What do I do? Need advice when all the doors are closed...

Discussion in 'General Parenting' started by confusedmom, Jan 7, 2016.

  1. confusedmom

    confusedmom New Member

    Hi everyone, I'm new here and I am hoping someone, anyone, can offer any kind of advice. My son has always been a great kid. Academically gifted, an older soul, witty, with no behavioral problem other than the normal teenager stuff. Always made good grades, no trouble, nothing like that. Just your average kid. Didn't have a ton of friends, and I would kind of classify him as a "geek". But like the kind on Big Bang Theory, funny and charming. Just your "typical" average teenage boy. We never saw anything to be concerned about until he reached 13. He had just received a cell phone for Christmas, and shortly thereafter we found porn on his phone. We took the phone away, and sat down with him to do the normal parenting things (the birds and the bees 2.0 talk, it's illegal, it's private, that kind of stuff). After a couple of months, he earned the privilege of the phone back. Another month goes by, we find it again. We took the phone away for good and told our son we were concerned that he may have a problem with pornography. His father spoke with him and did all the right dad things. There was no bad behavior, and we felt the punishment of removing the phone as well as his xbox was enough. Months go buy, and we discover our son has purchased a subscription to an adult channel (we didn't even know how to find them. He had changed the channel guide to unhide them) without our knowledge and had been watching it while we were sleeping. We turned on parental locks and changed the password. We spoke with our son, telling him we were truly concerned now that he had an addiction to pornography. We scheduled an appointment for our son to see a counselor.

    My husband and I just found out within the last couple of months that my son has been sexually assaulting our daughter for some time. We have removed him from the home, reported the offense with local law enforcement and DSS, and rather than pressing charges, we thought treatment was in his best interest. Here's the thing, over the last couple of days, my son has admitted to other instances with a cousin, from a long time ago, which she has adamantly denied, but due to the graphic nature of the details he has presented and her behavior during the questions, it seems apparent that something happened between the two of them. His therapist believes that there may be yet another victim that he hasn't told us about. We have discovered the child we have known his whole life never existed. He had been speaking with a girl at school and had agreed to begin selling prescription drugs for her in exchange for either pills or sex. We took him to an acute care facility the second we found the pill in his backpack. There's no remorse for his actions, just that he got caught. His therapist is now concerned from the growing information that it may very well be beyond their help (they specialize in juvenile sex offenses and offenders).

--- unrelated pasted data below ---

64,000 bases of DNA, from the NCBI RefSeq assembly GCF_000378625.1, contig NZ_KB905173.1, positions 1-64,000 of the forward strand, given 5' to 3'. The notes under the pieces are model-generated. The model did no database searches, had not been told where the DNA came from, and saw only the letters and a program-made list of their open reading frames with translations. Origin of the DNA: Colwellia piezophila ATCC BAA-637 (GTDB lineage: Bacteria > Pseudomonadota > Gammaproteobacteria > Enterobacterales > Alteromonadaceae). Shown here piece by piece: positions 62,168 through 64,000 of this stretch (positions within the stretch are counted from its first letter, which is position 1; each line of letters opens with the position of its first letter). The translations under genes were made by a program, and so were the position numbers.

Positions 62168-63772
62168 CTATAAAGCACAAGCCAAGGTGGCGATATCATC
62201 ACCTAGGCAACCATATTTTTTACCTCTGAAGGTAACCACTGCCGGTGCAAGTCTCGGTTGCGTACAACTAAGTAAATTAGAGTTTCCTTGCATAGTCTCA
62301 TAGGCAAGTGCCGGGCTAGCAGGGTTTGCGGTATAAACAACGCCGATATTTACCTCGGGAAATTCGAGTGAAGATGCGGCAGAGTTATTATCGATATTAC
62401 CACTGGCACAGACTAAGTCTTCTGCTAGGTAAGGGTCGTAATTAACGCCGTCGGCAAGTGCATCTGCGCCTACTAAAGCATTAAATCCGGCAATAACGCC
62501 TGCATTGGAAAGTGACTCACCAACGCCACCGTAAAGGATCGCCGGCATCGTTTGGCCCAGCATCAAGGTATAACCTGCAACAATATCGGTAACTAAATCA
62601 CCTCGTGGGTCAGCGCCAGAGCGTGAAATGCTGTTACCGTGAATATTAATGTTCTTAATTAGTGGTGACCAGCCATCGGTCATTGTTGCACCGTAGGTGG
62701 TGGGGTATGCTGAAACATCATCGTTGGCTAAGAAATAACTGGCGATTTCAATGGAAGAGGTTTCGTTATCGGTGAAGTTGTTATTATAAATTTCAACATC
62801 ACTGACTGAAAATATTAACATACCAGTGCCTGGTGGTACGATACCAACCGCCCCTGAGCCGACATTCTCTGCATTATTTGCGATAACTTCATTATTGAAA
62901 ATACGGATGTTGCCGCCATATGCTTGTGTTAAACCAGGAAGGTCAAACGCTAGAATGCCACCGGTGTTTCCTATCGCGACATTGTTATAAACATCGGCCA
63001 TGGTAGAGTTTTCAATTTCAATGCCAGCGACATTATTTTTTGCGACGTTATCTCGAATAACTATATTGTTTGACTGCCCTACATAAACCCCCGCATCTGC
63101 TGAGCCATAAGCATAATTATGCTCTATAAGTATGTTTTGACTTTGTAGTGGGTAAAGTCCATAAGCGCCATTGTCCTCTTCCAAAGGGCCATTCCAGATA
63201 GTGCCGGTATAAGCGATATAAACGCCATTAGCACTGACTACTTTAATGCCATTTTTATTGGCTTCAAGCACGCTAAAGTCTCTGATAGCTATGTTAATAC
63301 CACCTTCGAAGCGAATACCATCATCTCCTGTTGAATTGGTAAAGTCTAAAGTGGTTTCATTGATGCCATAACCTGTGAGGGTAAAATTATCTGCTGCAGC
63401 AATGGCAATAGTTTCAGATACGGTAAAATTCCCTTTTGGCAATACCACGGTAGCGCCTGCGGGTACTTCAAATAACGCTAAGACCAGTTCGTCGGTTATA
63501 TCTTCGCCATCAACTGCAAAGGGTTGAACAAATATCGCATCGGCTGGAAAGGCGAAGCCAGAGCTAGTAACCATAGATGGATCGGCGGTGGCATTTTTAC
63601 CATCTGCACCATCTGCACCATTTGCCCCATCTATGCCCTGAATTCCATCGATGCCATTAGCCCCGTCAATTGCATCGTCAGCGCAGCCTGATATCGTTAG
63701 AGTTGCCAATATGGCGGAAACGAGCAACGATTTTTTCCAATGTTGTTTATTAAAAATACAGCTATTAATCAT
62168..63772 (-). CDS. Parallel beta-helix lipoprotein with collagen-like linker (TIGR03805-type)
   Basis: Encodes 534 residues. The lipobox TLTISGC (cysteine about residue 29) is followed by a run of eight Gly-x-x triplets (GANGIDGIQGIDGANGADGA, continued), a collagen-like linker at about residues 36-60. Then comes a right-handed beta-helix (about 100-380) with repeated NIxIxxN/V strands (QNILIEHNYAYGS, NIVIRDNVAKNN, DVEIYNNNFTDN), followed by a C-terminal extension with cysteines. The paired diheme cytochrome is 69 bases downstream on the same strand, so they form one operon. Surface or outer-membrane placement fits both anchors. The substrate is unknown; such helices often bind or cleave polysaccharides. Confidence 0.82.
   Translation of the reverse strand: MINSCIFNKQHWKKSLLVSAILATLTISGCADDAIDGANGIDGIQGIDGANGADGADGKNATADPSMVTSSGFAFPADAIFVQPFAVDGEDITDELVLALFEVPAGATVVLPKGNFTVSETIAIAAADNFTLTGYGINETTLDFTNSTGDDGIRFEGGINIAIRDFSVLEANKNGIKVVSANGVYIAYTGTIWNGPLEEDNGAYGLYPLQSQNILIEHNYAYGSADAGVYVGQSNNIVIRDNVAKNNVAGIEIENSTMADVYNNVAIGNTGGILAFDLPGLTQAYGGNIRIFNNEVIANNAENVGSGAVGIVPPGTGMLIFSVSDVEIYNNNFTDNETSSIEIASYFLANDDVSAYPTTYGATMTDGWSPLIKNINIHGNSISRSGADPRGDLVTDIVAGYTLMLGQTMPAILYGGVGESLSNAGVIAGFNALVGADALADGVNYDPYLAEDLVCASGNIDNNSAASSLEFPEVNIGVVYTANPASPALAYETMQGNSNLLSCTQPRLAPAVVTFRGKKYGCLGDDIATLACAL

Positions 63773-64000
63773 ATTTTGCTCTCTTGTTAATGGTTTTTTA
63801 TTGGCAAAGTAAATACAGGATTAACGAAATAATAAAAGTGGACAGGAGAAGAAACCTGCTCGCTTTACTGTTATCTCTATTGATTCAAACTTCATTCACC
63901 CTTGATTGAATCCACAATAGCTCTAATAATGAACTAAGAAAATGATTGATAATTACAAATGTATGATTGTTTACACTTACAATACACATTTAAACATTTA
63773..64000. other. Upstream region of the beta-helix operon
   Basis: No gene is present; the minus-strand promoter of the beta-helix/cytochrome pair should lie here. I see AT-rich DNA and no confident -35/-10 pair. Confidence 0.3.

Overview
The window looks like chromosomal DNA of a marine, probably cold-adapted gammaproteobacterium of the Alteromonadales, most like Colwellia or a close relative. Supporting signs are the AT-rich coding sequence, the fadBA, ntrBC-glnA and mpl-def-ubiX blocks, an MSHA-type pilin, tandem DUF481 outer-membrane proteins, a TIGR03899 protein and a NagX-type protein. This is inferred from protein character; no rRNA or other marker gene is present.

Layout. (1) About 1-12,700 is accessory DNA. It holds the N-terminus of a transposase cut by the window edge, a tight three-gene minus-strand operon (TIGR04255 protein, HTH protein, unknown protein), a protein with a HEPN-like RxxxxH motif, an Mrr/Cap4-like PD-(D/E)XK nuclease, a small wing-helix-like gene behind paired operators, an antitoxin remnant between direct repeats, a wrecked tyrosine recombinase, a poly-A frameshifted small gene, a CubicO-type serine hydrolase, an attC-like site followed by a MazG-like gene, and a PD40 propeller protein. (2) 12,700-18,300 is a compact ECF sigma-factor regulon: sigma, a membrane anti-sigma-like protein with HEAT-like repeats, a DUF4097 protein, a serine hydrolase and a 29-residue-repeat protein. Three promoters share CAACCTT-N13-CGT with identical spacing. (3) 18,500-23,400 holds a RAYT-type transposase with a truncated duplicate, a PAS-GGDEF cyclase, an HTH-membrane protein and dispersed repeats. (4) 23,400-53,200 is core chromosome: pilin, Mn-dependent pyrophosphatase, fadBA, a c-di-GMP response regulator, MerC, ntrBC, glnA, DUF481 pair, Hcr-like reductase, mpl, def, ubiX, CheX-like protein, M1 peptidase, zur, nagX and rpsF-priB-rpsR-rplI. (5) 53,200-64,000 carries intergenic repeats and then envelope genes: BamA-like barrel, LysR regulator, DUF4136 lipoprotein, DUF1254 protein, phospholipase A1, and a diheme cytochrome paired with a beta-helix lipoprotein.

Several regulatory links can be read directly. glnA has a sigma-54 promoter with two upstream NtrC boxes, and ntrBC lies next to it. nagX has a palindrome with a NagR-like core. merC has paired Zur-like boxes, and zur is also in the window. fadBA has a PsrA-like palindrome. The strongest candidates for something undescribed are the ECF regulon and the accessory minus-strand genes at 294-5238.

Our insurance has refused to cover the cost of our son to go to a Residential Treatment Facility (RTF), especially one that specializes in sexual offenses. They also denied the acute care facility and he was discharged against our wishes. They say that they will not cover something that may not work. The insurance company has stated they will not cover any treatment for sexual dysfunction, which is what they have said is happening here. The case manager of the insurance company actually said, "You should just go dump him off at DSS and walk away from this."

    Can anyone offer any kind of advice? I don't want to turn my back on my child. It's obvious that there are some serious psychological issues that need to be addressed and treated. He won't get any help in a jail cell, and I don't want to take the risk of him getting lost in "the system". I want to help my son, but more importantly, I want to prevent any future victims. I am in this alone right now. My husband is out of the country with work and contact with him is limited. So this is now up to me to protect my daughter, protect my son, and protect my sanity. Any thing at all you can offer I would be forever in your debt.
     
  2. SomewhereOutThere

    SomewhereOutThere Well-Known Member

    This child should never live at home again and I think you should have pressed charges. this is about the worst thing one person can do to another and you won't get any help without turning him in. Your entire family needs help.

    Was he adopted, or perped on himself, or abused or did he have a chaotic early life? Any foster care? I'll tell you our story and I am very strict about sexual issues. They are hard to fix. Your daughter is the victim. SHE is the one who needs protection. She is NOT hurting HIM. This is not about bad or good...obviously your son is extremely sick. It is about his danger he presents to others, like his sister and possibly schoolmates and neighbors.

    You can't protect your son without putting your daughter at further risk and, again, SHE is t he victim.